“Not only we have called on Syria, but also the Islamic Republic of Iran to release not only American citizens, but also all those who have been unjustly imprisoned,” Secretary of State Mike Pompeo told a news conference. “This is a humanitarian act, and considering the fact that these people have been imprisoned illegally, humanitarian principles dictate that they be released from prison.”
The refusal by government officials to release this prisoner of conscience comes as the spread of the coronavirus in Iran has not fully controlled, and there have been reports of the spread of the virus and related human rights abuses in Iranian prisons. Officials of the Islamic Republic officially announced 7564 deaths as of Wednesday, May 27, 2020, and a total of 141,591 active cases.
Earlier, a World Health Organization (WHO) official said that the number of people infected with the coronavirus virus in Iran was only one-fifth of the actual number released by Iranian officials. The official statistics of active cases and deaths of COVID-19 in Iran, China, and Russia cannot be verified by independent experts and cannot be considered valid or final.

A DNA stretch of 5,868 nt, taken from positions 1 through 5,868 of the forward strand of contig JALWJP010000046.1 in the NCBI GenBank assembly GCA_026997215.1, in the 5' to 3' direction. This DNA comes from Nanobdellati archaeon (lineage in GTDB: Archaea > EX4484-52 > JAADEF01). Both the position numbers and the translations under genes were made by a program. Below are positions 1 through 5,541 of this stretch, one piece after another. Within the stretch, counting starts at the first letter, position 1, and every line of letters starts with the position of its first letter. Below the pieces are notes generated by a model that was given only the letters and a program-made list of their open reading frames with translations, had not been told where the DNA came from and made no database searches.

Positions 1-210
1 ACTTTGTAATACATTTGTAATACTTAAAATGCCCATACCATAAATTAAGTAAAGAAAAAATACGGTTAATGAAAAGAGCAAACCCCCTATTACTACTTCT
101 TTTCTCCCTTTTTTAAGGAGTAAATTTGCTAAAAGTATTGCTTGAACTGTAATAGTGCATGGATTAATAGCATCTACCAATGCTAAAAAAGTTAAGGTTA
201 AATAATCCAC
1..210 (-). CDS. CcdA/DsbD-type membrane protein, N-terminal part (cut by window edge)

In addition, the US Commission on International Religious Freedom recently reiterated its concern over the situation of religious freedom in Iran in its annual report, published on Tuesday, April 28th. Its section on Iran states: “The Islamic Republic is increasingly targeting Muslim minorities, especially Sunnis and dervishes, as well as followers of other religions and denominations, including Baha’is and Christians.”
June 15, 2020 9:35 am
It is sad and shocking that a country whose history included one of the earliest democracies has descended to such a pathetic and deplorable state of persecution of those who do not hold to obsolete and hate filled beliefs. The corruption of the teachings of Mohammed, who worked hard to bring the warring tribes together, protect the rights of minorities and raise the status of women is a disappointment to all educated people.
Hoping and praying for a peaceful change, as the population opens their eyes and studies the Quran, rather than relying on leaders who have forgotten what truth looks like.